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What qualities do leading changemakers possess?

If your nonprofit business model is unsustainable, outdated or simply not making the difference you projected, gather inspiration and ideas from this author’s numerous examples gleaned from all over the world.

Find out why they all point to five consistent principles:

restructure industry norms
change market dynamics
use market forces to create social value
advance full citizenship
cultivate empathy

Beverly Schwartz’s new book, Rippling: How Social Entrepreneurs Spread Innovation Throughout the World, reads like a compelling story in each chapter while arming you with a roadmap for creating your own path to systemic change. Few books motivate you to step back and rethink your business model. Schwartz’s featured “changemakers” embody a new call to action: think differently and act accordingly.

I asked Schwartz about the qualities of these social entrepreneurs and here’s what she said in an excerpt of our interview:

CausePlanet: It’s remarkable how many of the social entrepreneurs possess little or no expertise in areas we as nonprofit leaders would deem essential. Instead, they demonstrate an even more critical set of skills, such as the inability to accept things the way they are or a predisposition for reframing old thinking or defying convention. What have you found to be the most consistent among these vital traits in changemakers?

Schwartz: Hands down, it is the ability of social entrepreneurs to have faith in themselves and to always see problems in terms of creative and new solutions. They recognize a problem and understand its nuances intimately, but don’t get caught in its intricacies. They are laser focused on not only working with, but being a part of the community they are serving, and persistence (with a dash or two of stubbornness) can always be found in abundance.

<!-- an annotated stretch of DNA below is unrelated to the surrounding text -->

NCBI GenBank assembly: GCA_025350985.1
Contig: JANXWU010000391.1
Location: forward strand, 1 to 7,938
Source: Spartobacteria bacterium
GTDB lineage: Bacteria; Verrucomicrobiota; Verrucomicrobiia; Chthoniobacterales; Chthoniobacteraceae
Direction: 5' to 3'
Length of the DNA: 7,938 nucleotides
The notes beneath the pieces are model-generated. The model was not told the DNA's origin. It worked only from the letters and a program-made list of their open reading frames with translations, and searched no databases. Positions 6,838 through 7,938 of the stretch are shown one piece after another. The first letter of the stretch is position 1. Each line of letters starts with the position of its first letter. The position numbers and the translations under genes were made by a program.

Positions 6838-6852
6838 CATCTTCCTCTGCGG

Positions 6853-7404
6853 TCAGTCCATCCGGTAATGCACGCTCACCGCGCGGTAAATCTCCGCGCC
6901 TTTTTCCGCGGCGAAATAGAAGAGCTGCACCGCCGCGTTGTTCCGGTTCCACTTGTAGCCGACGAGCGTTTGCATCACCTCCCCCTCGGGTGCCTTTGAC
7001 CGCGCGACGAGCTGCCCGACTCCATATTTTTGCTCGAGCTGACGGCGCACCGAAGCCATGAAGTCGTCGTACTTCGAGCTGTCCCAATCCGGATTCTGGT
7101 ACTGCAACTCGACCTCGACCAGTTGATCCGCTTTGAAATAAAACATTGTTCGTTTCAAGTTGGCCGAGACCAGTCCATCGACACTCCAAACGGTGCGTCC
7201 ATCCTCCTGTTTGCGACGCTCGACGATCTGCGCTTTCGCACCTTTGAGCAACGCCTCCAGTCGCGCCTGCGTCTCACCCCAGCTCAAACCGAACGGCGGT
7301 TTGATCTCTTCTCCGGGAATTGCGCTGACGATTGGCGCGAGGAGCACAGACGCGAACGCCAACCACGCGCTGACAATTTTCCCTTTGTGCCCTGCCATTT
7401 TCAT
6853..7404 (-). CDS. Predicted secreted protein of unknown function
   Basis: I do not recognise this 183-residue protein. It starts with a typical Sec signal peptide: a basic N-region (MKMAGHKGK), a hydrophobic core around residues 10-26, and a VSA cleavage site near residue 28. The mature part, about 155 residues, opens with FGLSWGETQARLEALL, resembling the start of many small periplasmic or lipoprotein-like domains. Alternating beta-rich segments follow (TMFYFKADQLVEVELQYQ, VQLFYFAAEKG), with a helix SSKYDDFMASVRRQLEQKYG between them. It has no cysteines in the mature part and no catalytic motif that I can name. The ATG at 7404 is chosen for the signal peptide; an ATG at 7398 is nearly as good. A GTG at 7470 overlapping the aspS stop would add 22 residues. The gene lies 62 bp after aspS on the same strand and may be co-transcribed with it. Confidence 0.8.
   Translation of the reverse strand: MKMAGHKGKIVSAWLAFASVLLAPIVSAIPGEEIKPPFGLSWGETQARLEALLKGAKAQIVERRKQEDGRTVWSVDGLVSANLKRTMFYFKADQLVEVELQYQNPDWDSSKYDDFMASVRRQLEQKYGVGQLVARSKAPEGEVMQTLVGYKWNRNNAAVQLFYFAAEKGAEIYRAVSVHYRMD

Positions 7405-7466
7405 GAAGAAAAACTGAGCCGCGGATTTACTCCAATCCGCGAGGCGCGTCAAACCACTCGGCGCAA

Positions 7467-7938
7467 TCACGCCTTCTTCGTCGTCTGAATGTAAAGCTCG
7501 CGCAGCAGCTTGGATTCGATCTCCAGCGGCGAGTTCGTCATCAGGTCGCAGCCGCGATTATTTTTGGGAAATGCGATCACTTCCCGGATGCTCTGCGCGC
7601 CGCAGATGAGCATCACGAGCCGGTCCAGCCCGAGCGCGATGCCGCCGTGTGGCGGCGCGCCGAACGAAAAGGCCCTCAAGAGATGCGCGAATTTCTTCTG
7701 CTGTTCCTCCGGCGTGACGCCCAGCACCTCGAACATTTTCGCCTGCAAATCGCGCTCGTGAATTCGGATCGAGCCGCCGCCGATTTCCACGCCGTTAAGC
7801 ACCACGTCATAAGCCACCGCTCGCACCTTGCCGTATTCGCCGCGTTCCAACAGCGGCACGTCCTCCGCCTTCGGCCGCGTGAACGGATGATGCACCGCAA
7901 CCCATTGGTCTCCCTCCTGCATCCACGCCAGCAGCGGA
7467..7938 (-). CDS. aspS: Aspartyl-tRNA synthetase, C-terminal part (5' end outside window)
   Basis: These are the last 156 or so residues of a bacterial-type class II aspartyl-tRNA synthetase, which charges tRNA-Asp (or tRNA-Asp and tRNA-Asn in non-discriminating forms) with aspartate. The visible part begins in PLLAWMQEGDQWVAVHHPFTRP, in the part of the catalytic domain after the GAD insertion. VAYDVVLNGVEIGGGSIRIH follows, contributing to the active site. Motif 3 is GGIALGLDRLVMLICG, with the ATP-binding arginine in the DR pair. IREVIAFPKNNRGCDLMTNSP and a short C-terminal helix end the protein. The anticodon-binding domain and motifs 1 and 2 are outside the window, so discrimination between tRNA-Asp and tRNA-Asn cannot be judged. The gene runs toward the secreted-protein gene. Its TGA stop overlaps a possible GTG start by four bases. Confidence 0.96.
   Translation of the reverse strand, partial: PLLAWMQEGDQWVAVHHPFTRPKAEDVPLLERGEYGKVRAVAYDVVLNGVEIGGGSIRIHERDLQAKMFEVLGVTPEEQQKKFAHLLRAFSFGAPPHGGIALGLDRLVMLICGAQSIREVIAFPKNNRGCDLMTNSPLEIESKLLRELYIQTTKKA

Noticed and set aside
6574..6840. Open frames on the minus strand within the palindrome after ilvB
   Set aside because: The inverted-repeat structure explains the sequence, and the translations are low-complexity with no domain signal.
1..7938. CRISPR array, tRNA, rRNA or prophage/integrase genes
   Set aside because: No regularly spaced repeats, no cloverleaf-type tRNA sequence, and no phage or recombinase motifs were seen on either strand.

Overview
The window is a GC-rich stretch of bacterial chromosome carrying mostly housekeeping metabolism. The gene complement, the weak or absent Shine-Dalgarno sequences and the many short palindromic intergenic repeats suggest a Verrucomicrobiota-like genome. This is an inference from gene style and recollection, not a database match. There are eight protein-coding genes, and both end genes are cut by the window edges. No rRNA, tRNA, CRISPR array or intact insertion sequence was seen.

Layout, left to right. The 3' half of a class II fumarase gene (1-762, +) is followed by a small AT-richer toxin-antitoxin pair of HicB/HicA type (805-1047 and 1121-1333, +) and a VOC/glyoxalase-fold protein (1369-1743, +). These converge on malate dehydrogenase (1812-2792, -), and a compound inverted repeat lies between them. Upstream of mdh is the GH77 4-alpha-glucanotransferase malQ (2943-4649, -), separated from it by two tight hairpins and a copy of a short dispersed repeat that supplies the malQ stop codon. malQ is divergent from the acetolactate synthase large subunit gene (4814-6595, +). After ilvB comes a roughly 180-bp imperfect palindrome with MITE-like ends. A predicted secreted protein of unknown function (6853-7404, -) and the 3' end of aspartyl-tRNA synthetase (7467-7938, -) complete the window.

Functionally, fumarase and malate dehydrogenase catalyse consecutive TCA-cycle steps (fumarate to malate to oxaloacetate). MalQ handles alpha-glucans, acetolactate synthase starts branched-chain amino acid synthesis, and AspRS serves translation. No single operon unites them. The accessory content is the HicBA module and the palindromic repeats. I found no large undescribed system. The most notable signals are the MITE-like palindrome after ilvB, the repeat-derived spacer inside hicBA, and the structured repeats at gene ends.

CausePlanet subscribers: Register for our author interview with Schwartz on July 11 at 11 a.m. CST.

See also:

The Search for Social Entrepreneurship

Philanthrocapitalism: How Giving Can Save the World

The Search for Social Entrepreneurship



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The lost and found: Social entrepreneurship

The Search for Social Entrepreneurship examines the power of social entrepreneurship to accomplish large-scale systemic change within the nonprofit sector. Author Paul C. Light takes on the behemoth task of synthesizing differing views and research outcomes to arrive at a consensus so entrepreneurialism can be studied and replicated for the greater good.

Despite the fact that absolute certainty about what constitutes a highly entrepreneurial organization is elusive, Light successfully teases out useful similarities among researchers’ findings. He does so by identifying four basic components of social entrepreneurialism. In the end, the reader gains a collective view of what highly entrepreneurial organizations look like and how they behave.